Comedy and a calm tone in the beginning of The Lottery may imply the exact opposite of what is to happen. However, readers will quickly see that everything is not what it seems. As readers, we can take many different things from the quote, although the villagers had forgotten the ritual and lost the original black box, they still remembered to use the stones (Jackson 10) The short story The Lottery by Shirley Jackson makes a bold and controversial statement concerning hypocrisy and flawed human nature.
In the short story, readers are informed of the traditional nature of the village. However, we are also informed of the many broken traditions. Readers are told that the many of the original traditions such as the ritual chant and greeting have been lost. Ironically, the village refuses to replace the box. Later, we are told that the box used is, in fact, not the original. Furthermore, the original paraphernalia is said to have been lost a long time ago. The people of the village refuse to question the lottery because there has always been a lottery. Old man Warner, the towns oldest citizen is disgusted just by the idea of not having a lottery. He goes as far as to say that if the lottery was stopped, next people would want to go back to living in caves.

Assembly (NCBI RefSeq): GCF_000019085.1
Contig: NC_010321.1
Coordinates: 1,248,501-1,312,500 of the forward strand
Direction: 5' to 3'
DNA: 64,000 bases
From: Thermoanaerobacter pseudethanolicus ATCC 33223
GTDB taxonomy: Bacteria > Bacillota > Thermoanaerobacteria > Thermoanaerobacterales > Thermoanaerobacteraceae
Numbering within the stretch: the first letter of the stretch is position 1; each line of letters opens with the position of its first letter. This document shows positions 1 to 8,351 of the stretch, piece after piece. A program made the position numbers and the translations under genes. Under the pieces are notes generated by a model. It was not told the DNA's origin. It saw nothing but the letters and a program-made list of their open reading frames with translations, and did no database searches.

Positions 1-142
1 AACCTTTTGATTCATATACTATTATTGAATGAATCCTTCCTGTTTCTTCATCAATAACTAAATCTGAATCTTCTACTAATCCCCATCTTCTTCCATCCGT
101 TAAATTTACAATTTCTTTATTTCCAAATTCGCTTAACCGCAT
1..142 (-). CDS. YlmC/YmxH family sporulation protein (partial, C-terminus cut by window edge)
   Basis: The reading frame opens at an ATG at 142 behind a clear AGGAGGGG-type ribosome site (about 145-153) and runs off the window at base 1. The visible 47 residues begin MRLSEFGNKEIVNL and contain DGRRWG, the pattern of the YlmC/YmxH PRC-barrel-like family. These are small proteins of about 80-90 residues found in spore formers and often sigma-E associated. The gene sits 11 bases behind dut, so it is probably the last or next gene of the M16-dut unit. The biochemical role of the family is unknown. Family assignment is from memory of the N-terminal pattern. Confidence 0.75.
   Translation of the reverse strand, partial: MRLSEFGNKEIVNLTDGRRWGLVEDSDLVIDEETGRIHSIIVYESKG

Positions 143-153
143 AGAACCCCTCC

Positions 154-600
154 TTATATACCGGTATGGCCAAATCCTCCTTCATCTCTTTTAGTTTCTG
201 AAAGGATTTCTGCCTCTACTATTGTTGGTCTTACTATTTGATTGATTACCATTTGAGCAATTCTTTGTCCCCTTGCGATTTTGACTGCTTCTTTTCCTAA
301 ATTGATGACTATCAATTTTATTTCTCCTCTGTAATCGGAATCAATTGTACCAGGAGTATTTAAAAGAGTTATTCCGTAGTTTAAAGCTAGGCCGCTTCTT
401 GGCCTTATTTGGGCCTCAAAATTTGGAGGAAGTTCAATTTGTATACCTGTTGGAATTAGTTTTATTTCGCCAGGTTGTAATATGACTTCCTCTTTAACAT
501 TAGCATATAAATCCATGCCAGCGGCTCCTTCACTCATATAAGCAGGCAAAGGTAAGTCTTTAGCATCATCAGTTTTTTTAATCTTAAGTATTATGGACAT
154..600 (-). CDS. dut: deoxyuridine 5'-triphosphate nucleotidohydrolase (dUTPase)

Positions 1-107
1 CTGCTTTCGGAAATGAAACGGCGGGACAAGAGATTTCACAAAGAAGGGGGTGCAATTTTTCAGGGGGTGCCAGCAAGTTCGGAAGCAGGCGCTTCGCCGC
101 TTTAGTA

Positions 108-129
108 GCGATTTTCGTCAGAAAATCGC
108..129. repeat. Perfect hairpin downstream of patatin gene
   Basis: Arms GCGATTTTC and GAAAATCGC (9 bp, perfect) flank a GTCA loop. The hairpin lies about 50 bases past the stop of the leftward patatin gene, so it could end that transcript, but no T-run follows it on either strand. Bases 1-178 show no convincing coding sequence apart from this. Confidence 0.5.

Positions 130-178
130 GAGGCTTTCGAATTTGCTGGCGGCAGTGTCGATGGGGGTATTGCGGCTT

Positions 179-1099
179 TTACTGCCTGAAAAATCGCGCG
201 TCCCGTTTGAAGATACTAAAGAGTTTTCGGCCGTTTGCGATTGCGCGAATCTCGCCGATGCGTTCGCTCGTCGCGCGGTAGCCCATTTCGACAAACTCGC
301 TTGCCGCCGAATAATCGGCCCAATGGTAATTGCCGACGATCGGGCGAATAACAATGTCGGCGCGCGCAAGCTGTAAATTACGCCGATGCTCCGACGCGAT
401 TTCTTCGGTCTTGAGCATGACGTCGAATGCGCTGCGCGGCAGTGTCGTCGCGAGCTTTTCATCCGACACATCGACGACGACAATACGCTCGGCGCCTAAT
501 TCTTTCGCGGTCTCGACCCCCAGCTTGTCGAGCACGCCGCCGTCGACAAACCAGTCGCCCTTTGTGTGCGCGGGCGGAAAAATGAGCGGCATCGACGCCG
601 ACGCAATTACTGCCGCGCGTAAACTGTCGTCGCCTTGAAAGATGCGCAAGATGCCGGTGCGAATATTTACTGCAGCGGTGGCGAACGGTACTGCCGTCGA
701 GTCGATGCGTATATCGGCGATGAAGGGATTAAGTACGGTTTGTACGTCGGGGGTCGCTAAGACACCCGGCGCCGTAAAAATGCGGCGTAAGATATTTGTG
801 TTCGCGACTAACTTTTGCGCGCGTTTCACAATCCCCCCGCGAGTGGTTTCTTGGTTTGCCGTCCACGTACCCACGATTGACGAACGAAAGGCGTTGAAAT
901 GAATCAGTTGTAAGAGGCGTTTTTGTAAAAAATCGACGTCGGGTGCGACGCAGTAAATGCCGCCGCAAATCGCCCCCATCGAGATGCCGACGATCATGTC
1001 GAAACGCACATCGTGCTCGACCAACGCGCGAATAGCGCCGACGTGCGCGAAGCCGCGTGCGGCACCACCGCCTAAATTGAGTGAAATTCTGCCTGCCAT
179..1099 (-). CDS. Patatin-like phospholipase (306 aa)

Shirley Jackson also shows the people of the village to be cold. When a young girl shows concern for her friend, Nancy, Old Man Warner seemed disappointed saying people aint the way they used to be. The author uses irony in the story to show the nature of the villagers. Tessie Hutchinson, who serves as the protagonist, shows up to the lottery late mentioning to Mrs. Delecroix that she had clean forgot what day it was. It is at this point the tone begins to change. As the drawing begins the reader can tell by the seriousness of the crowd that theres more to be learned. When it is Mr. Hutchinson that draws the marked slip of paper, Tessie begins to rebel. Ironically, she wins the lottery and it is implied that she will be stoned. A friend, Mrs. Delecroix grabs the largest stone to throw, and rushed another woman along. Even Mrs. Hutchinsons own son is given pebbles to throw.
The short story The Lottery uses irony, comedy, and a calm tone to draw readers into what is much more complex than it seems. It its implied that the people village in the story are cold, uncaring, hypocrites. Shirley Jacksons message can easily be applied to the world we live in today. Although bold and controversial, she makes a valid point about the nature of human beings.